Jurisdiction Definition of risk


What is the risk of jurisdiction?

Jurisdiction risk refers to the risks that may arise while operating in a foreign country or jurisdiction. These risks can arise simply by doing business, or by lending or borrowing money in another country. Risks could also arise from legal, regulatory or policy factors that exist in different countries or regions.

In recent times, jurisdiction risk has increasingly focused on banks and financial institutions which are exposed to volatility as some of the countries where they operate may be high risk areas for money laundering and the financing of terrorism.

Key points to remember

  • Jurisdiction risk is associated with operating in a foreign country or region.
  • Jurisdiction risk may also apply at times when an investor is exposed to unexpected changes in laws.
  • The US government publishes quarterly reports that identify potentially at-risk jurisdictions with weak measures to combat money laundering and terrorist financing.

How does jurisdictional risk work

Jurisdiction risk is any additional risk resulting from borrowing and lending or doing business in a foreign country. This risk can also refer to times when laws change unexpectedly in an area to which an investor is exposed. This type of jurisdiction risk can often lead to increased price volatility. As a result, the added risk of volatility means that investors will demand higher returns to offset the higher levels of risk they face.

Political risk is a form of jurisdiction risk where the returns on an investment could suffer due to political changes or instability in a country. Instability affecting investment returns could stem from a change in government, legislative bodies, other foreign policy makers, or military control.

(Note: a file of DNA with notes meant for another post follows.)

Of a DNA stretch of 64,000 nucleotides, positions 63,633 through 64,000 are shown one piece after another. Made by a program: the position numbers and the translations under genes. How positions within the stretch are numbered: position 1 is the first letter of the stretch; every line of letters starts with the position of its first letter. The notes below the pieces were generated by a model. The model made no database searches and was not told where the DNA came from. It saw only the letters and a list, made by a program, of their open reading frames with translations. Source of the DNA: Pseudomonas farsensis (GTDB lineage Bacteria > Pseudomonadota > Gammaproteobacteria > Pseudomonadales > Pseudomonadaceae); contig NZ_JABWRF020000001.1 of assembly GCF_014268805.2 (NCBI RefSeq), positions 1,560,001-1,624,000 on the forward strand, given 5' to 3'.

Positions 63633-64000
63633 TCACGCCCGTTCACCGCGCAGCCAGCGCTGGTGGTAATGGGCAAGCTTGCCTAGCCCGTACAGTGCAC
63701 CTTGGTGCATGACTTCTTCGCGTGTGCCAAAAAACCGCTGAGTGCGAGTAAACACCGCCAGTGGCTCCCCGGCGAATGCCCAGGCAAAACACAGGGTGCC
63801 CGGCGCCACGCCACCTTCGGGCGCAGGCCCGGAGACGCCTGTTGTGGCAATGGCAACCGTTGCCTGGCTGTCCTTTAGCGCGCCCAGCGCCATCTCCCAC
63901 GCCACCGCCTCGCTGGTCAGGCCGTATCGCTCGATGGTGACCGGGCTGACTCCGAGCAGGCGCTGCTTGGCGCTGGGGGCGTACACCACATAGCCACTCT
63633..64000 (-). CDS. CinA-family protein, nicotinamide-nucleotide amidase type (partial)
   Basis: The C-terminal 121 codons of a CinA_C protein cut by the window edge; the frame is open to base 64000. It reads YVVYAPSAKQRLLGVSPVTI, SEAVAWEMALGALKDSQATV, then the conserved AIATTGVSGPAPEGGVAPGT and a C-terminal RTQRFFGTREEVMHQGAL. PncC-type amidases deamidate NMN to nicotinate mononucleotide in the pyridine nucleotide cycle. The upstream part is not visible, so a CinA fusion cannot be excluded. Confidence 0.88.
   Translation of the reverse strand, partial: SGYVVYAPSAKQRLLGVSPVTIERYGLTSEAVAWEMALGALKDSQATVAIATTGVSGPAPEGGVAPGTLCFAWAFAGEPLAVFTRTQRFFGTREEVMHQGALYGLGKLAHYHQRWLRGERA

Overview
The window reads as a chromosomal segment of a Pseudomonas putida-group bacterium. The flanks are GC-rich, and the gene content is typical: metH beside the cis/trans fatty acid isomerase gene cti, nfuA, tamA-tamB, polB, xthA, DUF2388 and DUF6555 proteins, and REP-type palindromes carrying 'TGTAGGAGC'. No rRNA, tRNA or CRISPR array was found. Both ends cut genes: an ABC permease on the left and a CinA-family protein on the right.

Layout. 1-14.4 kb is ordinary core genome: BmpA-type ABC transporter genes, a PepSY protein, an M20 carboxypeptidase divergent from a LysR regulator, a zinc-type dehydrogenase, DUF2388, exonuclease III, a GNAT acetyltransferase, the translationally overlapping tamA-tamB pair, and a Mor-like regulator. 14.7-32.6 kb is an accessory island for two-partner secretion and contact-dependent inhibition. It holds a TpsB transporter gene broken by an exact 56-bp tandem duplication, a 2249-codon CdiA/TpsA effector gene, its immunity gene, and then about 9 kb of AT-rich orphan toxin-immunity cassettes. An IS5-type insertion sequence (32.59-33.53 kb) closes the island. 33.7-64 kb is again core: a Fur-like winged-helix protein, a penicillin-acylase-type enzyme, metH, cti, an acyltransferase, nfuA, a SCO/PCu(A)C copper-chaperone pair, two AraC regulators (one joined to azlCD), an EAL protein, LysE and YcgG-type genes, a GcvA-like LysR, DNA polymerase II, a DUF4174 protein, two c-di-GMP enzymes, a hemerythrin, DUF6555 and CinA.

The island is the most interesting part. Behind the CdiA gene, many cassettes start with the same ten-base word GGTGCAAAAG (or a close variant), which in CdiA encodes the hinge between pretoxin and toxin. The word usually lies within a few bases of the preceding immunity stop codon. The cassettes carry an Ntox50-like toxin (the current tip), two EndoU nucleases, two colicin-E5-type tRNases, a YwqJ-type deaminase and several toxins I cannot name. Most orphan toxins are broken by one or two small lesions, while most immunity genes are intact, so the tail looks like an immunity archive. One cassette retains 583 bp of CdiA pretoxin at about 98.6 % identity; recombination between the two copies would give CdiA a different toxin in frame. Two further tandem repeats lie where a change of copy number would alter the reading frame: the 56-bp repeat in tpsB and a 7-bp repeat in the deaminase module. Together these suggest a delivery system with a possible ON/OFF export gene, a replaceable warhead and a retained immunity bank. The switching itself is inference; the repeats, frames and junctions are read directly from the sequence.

Some of the risks associated with jurisdiction risk that banks, investors, and businesses may face include legal complications, exchange rate risks, and even geopolitical risks.

As mentioned above, jurisdiction risk has recently become synonymous with countries with high money laundering and terrorist activity. These activities are widely believed to be widespread in countries designated as uncooperative by the Financial Action Task Force (FATF) or are identified by the US Treasury as requiring special action due to concerns about money laundering or corruption. Due to the punitive fines and penalties that can be imposed on a financial institution involved, even inadvertently, in money laundering or terrorist financing, most organizations have specific processes in place to assess and mitigate jurisdictional risk.

Special considerations

The FATF has published two public documents three times a year since 2000. These reports identify regions of the world that the FATF claims to have weak efforts to combat both money laundering and terrorist financing. These countries are called non-cooperative countries or territories (PTNCs).

In October 2020, the FATF listed the following 15 countries as supervised jurisdictions: Albania, Barbados, Botswana, Cambodia, Ghana, Jamaica, Mauritius, Myanmar, Nicaragua, Pakistan, Panama, Syria, Uganda, Yemen and Zimbabwe. These PTNCs have shortcomings when it comes to putting in place anti-money laundering policies, as well as recognizing and combating the financing of terrorism. But they are all committed to working with the FATF to fill the gaps.

The FATF has placed the Democratic People’s Republic of Korea (i.e. North Korea) and Iran on its call to action list. According to the FATF, North Korea still poses a great risk to international finance due to its lack of engagement and its shortcomings in the areas mentioned. The FATF has also expressed concern over the proliferation of weapons of mass destruction in the country. The organization noted that Iran has stressed its commitment to the FATF but has not implemented its plan.

Examples of jurisdictional risks

Investors may be exposed to jurisdiction risk in the form of currency risk (also known as currency risk). Thus, an international financial transaction may be subject to currency fluctuations. This can cause the value of an investment to drop. Currency risks can be mitigated by using hedging strategies including options and futures.


Martin E. Berry

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